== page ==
“Things need not have happened to be true. Tales and adventures are the shadow truths that will endure when mere facts are dust and ashes and forgotten.” -Neil Gaiman
Wherever we look in the night sky, we don’t just observe the background sources of light shining our way, but also the effects of all the matter in between those distant sources and our eyes. Since all of that inbound light needs to pass through a portion of the Milky Way on its way to our eyes, it’s vital that we understand how that light is distorted by our own galaxy. That means we need an understanding of the dust in our own neighborhood.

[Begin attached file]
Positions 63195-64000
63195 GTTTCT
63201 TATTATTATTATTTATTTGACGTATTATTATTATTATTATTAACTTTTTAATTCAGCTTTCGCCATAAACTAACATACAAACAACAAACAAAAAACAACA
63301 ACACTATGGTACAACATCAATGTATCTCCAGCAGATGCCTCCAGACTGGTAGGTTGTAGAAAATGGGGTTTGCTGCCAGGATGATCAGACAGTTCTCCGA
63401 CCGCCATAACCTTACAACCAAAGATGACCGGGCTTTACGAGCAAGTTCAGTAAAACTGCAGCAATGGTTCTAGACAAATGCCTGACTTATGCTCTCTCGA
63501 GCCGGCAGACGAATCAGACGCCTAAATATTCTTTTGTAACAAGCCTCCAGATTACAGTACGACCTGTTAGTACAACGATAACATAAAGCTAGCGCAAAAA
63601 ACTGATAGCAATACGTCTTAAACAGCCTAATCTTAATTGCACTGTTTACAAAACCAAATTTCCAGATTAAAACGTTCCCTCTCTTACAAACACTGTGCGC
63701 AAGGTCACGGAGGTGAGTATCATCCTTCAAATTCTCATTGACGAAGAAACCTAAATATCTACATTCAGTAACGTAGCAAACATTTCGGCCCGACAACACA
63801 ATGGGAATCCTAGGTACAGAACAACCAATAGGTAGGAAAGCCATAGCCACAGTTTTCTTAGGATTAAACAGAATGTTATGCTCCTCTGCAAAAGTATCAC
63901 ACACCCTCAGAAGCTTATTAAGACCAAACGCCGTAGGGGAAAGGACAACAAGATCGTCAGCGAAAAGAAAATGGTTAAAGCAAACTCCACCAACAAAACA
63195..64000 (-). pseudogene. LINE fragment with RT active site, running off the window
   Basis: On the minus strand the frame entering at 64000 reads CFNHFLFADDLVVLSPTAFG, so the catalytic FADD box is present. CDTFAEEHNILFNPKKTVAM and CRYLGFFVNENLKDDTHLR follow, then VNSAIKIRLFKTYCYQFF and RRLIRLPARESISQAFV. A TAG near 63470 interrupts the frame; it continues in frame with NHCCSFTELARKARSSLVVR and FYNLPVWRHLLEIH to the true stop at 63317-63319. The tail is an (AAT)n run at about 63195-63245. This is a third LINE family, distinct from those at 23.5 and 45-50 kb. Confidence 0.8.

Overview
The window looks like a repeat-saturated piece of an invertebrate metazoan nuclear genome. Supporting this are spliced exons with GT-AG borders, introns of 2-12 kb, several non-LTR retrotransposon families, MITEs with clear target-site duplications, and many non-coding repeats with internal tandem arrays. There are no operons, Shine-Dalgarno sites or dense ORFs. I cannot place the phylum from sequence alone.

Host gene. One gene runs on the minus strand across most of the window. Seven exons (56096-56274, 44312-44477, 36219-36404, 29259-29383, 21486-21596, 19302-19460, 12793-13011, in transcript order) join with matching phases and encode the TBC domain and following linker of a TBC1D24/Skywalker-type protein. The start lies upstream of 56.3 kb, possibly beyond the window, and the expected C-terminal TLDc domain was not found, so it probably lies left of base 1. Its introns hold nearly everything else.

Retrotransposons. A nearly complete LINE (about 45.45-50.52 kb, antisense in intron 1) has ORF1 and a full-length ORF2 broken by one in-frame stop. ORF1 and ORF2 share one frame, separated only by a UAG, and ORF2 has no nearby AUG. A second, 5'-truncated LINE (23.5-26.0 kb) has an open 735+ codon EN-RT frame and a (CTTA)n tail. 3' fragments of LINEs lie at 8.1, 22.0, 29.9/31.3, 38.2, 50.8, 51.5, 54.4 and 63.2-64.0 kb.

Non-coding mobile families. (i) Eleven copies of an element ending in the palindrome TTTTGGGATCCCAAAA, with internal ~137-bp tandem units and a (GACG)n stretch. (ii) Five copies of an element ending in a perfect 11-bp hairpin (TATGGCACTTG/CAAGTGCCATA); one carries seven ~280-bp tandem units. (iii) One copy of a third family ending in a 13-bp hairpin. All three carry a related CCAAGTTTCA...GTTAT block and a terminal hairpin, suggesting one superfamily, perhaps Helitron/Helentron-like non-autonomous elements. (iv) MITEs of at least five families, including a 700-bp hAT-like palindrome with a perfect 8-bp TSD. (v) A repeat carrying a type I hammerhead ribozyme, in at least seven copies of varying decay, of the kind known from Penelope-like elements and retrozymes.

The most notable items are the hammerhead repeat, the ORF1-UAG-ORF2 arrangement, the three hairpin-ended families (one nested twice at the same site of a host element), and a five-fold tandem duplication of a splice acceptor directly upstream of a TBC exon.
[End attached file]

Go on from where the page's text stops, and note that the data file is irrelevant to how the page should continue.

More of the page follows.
In the past, that meant using a variety of models, but for the first time, a 3D map of the Milky Way’s dust has been constructed. This will not only allow for a better calibration of distant objects — such as galaxies, supernovae and anything we’d use to measure dark energy — but it uncovers some surprises about the fundamental nature of dust itself.